An online survey conducted by a New York law firm reveals that 52 percent of Wall Street traders, brokers, investment bankers, and other financial service professionals have either engaged in illegal activity or believe they may need to do so in order to be successful. The survey concludes that these financial leaders “have lost their moral compass” and “accept corporate wrongdoing as a necessary evil.”
A hero to a generation of people who grew up after World War II, Corrie ten Boom left a legacy of godliness and wisdom. A victim of the Nazi occupation of the Netherlands, she survived to tell her story of faith and dependence on God during horrendous suffering.
Many years ago, when a young friend asked if he could borrow our car, my wife and I were hesitant at first. It was our car. We owned it, and we depended on it. But we soon felt convicted to share it with him because we knew that God wanted us to care for others. So we handed the keys over to him, and he traveled to a church 30 miles away to conduct a youth rally. The meeting was used by the Lord to bring teens to Christ.
Money is a powerful force. We work for it, save it, spend it, use it to satisfy our earthside longings, and then wish we had more. Aware of its distracting danger, Jesus taught more about money than any other topic. And, as far as we know, He never took an offering for Himself. Clearly, He didn’t teach about giving to fill His own pockets. Instead, Jesus warned us that trusting in wealth and using it to gain power clogs our spiritual arteries more readily than most other impediments to spiritual development. In telling the story of the “rich fool,” He shamed His listeners for not being rich toward God (Luke 12:13-21), indicating that God has a far different definition of wealth than most of us.
Of His words recorded in the Bible, Jesus has more to say on money than any other topic. Luke 12 offers a good summary of His attitude. He does not condemn possessions, but He warns against putting faith in money to secure the future. Money fails to solve life’s biggest problems.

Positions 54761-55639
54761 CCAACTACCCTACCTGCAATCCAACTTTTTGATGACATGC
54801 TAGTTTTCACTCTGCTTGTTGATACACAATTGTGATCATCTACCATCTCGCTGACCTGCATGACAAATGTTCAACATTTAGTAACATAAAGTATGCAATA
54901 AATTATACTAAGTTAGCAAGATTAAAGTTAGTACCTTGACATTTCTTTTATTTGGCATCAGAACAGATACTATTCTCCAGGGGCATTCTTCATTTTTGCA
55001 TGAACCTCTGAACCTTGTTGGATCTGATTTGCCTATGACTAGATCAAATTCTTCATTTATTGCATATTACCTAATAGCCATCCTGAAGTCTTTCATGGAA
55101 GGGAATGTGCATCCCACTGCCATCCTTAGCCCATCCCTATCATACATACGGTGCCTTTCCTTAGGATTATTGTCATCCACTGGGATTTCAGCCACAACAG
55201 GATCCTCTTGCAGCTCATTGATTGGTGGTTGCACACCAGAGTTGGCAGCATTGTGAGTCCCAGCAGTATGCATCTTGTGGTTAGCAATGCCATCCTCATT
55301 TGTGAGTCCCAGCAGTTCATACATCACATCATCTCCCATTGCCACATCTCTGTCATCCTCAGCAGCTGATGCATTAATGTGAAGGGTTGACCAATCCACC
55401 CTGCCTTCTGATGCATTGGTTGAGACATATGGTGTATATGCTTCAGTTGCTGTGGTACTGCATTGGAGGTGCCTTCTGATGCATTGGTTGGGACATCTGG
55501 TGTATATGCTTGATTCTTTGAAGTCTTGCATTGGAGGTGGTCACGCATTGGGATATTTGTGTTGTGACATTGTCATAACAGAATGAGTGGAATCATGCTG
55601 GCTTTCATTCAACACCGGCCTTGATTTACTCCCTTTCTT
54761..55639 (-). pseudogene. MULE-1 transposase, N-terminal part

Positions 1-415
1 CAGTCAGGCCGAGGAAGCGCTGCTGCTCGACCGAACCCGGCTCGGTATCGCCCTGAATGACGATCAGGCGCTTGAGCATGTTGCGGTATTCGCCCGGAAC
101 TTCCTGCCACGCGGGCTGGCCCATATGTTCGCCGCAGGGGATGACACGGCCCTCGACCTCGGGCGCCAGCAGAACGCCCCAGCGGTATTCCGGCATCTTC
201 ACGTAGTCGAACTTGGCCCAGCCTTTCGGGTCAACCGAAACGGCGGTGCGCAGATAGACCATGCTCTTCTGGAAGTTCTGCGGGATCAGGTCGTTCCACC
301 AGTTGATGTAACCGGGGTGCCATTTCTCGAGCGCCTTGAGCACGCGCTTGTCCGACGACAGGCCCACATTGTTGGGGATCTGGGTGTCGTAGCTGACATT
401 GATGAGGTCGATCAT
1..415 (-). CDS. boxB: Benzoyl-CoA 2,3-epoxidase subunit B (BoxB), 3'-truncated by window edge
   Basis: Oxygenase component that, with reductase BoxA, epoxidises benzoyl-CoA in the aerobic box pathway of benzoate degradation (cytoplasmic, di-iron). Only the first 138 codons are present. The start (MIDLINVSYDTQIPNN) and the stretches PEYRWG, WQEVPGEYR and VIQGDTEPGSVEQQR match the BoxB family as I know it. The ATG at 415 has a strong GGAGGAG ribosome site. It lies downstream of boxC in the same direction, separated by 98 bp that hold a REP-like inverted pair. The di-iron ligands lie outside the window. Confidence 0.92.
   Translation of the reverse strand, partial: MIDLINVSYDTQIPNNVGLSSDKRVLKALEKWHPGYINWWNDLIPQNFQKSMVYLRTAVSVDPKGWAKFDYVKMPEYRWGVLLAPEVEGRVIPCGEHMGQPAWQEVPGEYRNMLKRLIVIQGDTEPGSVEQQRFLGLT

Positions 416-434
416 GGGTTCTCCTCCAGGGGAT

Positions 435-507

One of my favorite stories is about the Texas rancher who was doing agricultural consulting for a farmer in Germany. He asked the German farmer about the size of his property, to which he replied, “About a mile square.” When the German asked the Texan about the size of his ranch, the rancher explained that if he got in his pick-up truck at dawn and drove until sunset he would still be on his ranch. Not to be outdone, the farmer replied, “I used to have an old truck like that!”
People love to collect things—from baseball cards to stamps to coins. And while collecting can be a fun hobby, it is sobering to think that once we leave this earth, everything we own becomes part of someone else’s collection. What value would it be to have collected much on earth but little or nothing for eternity?
Rugs, lamps, a washer and dryer, even the food in the cupboards—everything was for sale! My husband and I stopped at an estate sale one day and wandered through the house, overwhelmed by the volume of belongings. Dish sets littered the dining room table. Christmas decorations filled the front hallway. Tools, toy cars, board games, and vintage dolls crowded the garage. When we left, I wondered if the homeowners were moving, if they desperately needed money, or if they had passed away.